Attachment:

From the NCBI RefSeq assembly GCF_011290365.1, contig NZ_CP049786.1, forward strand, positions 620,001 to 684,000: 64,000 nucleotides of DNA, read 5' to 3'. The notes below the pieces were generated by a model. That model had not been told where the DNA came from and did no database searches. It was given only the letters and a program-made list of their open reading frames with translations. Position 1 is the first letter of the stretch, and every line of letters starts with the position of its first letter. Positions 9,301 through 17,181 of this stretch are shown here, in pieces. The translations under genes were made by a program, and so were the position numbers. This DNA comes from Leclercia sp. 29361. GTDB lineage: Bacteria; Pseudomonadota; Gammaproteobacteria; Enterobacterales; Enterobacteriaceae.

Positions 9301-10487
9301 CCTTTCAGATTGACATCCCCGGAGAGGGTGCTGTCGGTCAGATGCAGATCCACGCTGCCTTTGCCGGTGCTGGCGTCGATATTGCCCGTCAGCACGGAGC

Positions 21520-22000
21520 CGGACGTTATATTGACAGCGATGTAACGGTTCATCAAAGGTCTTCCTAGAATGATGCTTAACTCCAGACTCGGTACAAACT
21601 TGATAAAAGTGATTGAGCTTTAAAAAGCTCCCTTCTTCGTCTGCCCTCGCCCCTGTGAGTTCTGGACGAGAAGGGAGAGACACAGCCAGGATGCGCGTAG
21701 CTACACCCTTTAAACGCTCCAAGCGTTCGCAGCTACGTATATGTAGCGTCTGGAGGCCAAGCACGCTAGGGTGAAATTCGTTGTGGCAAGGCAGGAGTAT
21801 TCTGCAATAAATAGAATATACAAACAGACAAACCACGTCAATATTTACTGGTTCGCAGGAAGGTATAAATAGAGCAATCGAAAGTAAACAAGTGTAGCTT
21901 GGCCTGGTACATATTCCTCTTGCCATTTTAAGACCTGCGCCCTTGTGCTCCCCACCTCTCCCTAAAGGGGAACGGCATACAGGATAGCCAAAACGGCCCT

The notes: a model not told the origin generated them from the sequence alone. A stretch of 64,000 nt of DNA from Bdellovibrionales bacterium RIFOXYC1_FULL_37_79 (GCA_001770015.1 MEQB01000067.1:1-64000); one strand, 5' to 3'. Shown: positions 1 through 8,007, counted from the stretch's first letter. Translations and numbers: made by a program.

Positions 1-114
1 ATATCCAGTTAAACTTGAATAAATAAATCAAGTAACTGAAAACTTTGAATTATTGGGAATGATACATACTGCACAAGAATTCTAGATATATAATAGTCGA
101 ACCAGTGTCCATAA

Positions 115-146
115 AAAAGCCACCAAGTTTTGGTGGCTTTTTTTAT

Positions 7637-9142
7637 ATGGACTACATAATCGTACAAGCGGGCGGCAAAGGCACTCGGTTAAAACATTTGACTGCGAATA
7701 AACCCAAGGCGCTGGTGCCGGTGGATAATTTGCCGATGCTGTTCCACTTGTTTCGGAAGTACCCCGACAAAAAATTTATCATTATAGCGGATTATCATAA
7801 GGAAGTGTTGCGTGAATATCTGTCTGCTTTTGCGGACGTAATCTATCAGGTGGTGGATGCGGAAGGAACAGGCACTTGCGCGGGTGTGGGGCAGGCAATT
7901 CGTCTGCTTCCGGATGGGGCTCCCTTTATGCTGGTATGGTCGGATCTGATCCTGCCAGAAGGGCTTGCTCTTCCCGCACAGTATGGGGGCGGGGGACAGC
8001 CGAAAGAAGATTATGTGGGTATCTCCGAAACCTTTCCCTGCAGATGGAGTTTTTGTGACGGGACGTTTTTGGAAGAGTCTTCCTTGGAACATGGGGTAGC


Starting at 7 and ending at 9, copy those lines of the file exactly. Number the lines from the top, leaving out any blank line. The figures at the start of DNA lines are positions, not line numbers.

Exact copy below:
21701 CTACACCCTTTAAACGCTCCAAGCGTTCGCAGCTACGTATATGTAGCGTCTGGAGGCCAAGCACGCTAGGGTGAAATTCGTTGTGGCAAGGCAGGAGTAT
21801 TCTGCAATAAATAGAATATACAAACAGACAAACCACGTCAATATTTACTGGTTCGCAGGAAGGTATAAATAGAGCAATCGAAAGTAAACAAGTGTAGCTT
21901 GGCCTGGTACATATTCCTCTTGCCATTTTAAGACCTGCGCCCTTGTGCTCCCCACCTCTCCCTAAAGGGGAACGGCATACAGGATAGCCAAAACGGCCCT